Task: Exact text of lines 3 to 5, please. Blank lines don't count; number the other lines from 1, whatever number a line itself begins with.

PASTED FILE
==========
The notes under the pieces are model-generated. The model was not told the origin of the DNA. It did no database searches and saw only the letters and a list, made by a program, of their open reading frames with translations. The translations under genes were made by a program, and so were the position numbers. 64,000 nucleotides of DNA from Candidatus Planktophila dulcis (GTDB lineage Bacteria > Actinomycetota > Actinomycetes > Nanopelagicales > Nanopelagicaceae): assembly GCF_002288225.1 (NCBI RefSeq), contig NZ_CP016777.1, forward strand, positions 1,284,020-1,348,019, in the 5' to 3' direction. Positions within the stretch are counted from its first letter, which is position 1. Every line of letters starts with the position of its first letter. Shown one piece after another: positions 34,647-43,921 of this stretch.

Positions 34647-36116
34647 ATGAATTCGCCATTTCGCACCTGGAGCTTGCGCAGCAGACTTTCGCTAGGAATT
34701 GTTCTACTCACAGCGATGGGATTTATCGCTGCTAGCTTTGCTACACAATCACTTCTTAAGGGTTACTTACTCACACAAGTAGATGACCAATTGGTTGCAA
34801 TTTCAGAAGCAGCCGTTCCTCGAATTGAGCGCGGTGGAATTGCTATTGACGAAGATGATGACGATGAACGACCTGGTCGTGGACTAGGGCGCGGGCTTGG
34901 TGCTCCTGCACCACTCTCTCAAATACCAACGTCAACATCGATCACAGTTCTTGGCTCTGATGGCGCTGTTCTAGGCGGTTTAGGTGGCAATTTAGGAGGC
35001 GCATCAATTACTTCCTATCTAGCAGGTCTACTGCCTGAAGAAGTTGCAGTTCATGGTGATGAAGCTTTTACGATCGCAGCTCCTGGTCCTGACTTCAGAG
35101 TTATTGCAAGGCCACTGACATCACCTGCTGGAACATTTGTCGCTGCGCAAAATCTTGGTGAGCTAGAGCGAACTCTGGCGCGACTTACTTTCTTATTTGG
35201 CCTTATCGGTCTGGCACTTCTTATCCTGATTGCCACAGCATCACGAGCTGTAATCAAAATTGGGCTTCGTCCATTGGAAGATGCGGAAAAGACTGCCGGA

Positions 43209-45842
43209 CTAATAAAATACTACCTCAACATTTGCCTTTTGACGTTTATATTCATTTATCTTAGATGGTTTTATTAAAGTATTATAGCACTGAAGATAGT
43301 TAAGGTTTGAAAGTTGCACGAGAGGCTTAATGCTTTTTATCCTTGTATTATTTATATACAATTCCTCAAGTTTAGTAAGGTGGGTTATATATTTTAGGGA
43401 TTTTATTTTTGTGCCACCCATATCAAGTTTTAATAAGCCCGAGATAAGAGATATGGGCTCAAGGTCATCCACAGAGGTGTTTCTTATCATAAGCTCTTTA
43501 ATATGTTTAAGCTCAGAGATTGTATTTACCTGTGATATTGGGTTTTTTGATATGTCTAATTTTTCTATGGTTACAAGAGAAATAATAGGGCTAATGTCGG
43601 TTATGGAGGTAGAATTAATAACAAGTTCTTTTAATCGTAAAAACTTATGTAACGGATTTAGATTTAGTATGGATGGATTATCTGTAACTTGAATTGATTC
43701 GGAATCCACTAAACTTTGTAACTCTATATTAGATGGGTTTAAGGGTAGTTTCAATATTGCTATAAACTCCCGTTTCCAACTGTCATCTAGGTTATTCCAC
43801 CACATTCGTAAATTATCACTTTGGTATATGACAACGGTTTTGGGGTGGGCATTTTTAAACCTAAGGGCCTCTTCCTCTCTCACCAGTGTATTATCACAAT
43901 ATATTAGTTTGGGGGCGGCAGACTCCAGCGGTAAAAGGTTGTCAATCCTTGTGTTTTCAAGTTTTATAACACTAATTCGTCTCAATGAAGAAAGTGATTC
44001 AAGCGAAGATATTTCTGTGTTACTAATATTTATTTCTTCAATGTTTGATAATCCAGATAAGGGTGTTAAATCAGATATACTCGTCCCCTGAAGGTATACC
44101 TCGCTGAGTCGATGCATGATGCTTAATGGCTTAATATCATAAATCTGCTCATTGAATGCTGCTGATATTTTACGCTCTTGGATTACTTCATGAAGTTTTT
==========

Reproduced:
34647 ATGAATTCGCCATTTCGCACCTGGAGCTTGCGCAGCAGACTTTCGCTAGGAATT
34701 GTTCTACTCACAGCGATGGGATTTATCGCTGCTAGCTTTGCTACACAATCACTTCTTAAGGGTTACTTACTCACACAAGTAGATGACCAATTGGTTGCAA
34801 TTTCAGAAGCAGCCGTTCCTCGAATTGAGCGCGGTGGAATTGCTATTGACGAAGATGATGACGATGAACGACCTGGTCGTGGACTAGGGCGCGGGCTTGG